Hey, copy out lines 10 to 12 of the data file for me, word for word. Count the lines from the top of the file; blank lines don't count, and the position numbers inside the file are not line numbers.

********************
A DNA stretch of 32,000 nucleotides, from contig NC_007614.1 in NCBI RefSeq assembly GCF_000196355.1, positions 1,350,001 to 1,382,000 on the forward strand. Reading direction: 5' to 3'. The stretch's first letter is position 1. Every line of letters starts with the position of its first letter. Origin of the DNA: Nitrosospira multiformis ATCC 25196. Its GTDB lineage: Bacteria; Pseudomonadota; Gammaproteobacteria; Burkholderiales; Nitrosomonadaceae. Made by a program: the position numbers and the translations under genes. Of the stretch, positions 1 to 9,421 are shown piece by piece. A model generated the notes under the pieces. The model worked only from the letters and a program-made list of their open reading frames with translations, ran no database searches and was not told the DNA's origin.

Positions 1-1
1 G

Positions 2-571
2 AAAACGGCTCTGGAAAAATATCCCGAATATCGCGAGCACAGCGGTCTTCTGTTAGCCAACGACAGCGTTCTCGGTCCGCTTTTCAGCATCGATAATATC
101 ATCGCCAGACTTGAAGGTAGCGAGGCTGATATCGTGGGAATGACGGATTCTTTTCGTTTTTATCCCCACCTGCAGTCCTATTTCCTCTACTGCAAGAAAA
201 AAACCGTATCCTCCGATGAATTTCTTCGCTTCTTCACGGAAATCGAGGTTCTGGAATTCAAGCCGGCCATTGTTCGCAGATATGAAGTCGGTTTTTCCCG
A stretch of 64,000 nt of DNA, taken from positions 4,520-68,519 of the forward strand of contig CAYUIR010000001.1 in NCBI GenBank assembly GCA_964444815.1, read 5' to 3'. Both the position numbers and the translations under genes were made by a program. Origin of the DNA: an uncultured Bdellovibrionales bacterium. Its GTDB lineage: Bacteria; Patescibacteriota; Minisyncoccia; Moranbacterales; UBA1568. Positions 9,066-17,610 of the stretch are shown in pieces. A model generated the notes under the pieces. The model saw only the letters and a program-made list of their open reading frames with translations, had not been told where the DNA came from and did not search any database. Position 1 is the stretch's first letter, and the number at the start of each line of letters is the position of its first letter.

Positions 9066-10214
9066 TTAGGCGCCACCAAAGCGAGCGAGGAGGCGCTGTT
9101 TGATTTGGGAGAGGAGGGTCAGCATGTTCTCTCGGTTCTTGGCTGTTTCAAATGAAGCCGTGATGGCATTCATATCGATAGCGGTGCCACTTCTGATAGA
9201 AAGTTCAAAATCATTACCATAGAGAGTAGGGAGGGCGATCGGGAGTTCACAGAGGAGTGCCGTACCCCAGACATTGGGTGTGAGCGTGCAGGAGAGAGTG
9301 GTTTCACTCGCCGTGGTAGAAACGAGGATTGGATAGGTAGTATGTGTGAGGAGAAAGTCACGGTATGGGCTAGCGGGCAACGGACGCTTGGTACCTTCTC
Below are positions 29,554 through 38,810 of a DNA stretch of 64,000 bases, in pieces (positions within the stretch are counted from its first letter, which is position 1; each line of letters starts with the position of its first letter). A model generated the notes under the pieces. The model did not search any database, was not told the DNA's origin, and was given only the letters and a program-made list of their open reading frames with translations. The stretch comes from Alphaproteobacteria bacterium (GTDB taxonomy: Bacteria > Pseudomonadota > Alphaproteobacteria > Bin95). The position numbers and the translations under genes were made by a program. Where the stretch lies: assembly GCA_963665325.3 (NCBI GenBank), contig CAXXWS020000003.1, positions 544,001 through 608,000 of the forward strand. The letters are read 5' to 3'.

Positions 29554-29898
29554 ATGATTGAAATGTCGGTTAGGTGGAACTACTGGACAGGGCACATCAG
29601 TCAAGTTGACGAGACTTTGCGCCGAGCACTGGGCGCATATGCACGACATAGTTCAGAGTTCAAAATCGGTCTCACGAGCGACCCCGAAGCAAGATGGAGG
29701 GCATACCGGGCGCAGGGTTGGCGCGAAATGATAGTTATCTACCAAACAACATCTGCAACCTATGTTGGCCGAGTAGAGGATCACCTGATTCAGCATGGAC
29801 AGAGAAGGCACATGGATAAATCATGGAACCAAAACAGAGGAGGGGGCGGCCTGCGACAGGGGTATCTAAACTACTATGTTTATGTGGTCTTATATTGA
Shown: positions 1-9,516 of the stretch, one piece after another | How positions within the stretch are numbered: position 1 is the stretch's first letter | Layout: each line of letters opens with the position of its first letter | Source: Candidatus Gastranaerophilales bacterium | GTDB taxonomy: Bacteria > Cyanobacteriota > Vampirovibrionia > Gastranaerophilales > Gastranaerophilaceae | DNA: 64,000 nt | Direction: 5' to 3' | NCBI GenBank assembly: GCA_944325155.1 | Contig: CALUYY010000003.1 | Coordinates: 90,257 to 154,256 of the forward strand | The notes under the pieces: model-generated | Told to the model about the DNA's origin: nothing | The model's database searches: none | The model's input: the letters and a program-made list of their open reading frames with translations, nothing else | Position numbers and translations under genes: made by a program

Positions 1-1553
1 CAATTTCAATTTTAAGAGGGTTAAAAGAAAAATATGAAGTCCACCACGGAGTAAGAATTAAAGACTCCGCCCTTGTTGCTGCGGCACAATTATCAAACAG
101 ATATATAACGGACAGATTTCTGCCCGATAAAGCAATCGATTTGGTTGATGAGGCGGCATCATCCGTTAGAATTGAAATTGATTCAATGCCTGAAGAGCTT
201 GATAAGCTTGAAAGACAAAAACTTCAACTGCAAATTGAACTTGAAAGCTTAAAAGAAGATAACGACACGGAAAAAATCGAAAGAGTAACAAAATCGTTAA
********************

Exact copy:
9066 TTAGGCGCCACCAAAGCGAGCGAGGAGGCGCTGTT
9101 TGATTTGGGAGAGGAGGGTCAGCATGTTCTCTCGGTTCTTGGCTGTTTCAAATGAAGCCGTGATGGCATTCATATCGATAGCGGTGCCACTTCTGATAGA
9201 AAGTTCAAAATCATTACCATAGAGAGTAGGGAGGGCGATCGGGAGTTCACAGAGGAGTGCCGTACCCCAGACATTGGGTGTGAGCGTGCAGGAGAGAGTG